Industry NewsMortgage

FHA changes won’t impact most buyers

Future-Proof: Navigate Threats, Seize Opportunities at ICNY 2018 | Jan 22-26 at the Marriott Marquis, Times Square, New York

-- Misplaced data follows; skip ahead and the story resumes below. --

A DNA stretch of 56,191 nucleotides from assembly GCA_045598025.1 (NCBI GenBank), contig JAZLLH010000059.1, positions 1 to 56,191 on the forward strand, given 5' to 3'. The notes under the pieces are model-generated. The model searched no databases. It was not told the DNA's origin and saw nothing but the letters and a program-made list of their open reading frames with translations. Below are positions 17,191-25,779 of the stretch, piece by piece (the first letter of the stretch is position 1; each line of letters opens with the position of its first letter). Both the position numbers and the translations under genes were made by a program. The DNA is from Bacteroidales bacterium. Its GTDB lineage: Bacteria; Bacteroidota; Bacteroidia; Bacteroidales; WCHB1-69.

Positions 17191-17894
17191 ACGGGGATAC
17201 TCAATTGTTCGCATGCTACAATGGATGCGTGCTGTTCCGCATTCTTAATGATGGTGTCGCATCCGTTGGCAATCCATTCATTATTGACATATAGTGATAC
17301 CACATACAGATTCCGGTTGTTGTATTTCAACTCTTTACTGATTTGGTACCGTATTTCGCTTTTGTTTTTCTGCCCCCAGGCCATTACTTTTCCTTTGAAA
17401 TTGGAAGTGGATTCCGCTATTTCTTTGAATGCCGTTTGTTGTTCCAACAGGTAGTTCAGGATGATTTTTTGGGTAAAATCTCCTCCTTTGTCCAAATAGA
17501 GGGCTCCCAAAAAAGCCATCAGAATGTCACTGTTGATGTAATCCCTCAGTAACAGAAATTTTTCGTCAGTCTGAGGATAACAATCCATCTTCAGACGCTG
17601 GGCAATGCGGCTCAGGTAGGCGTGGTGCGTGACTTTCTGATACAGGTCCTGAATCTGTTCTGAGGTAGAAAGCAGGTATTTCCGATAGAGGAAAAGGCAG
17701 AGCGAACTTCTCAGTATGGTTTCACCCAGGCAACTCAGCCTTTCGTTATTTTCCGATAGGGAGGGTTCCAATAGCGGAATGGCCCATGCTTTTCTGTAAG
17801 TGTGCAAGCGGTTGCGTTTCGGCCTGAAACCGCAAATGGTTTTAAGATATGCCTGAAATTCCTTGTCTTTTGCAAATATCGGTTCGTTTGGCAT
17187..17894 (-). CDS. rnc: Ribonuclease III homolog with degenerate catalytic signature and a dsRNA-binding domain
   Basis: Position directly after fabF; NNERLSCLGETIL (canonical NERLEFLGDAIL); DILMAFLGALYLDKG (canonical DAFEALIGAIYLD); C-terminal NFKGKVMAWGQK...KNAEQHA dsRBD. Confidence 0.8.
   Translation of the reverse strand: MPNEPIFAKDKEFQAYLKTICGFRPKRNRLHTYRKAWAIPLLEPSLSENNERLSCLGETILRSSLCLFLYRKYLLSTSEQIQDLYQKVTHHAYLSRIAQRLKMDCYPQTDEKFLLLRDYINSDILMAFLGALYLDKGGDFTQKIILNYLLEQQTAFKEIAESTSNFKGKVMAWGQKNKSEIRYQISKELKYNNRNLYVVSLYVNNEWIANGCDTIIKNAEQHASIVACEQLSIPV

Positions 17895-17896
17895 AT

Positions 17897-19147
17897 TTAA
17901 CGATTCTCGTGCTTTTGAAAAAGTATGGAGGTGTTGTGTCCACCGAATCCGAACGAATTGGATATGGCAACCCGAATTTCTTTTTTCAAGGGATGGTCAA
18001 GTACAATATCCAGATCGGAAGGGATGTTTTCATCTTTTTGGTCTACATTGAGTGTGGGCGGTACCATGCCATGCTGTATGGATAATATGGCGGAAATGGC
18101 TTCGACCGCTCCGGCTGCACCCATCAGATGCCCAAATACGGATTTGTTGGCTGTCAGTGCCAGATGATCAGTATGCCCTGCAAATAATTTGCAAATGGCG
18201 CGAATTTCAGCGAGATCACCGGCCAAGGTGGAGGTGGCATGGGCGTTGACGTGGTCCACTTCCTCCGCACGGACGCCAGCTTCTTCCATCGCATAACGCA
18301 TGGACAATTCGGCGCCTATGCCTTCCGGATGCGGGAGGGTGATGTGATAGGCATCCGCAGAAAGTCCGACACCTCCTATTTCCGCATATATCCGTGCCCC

A bailout for FHA? Don't bet on it.And what's the practical significance of the steps the agency announced last week to avoid a meltdown? What impact will they have for homebuyers and sellers who rely on FHA for affordable financing?Less than you might think if you read some of the dire reports on Friday's news: FHA's capital reserve ratio to support its single-family and reverse mortgage programs plummeted to -1.44 percent, according to an independent audit, representing a negative economic value of more than $16 billion. You may have also read that in response, the FHA plans to raise its annual mortgage insurance premiums from 1.25 percent to 1.35 percent early next year, and revoke new borrowers' ability to cancel their premiums once their loan balances hit the 78 percent LTV level. The agency also is going to expand pre-purchase counseling efforts for applicants with low credit scores and minimal down payments, and step up efforts to promote short sales to seriously delinquent ow...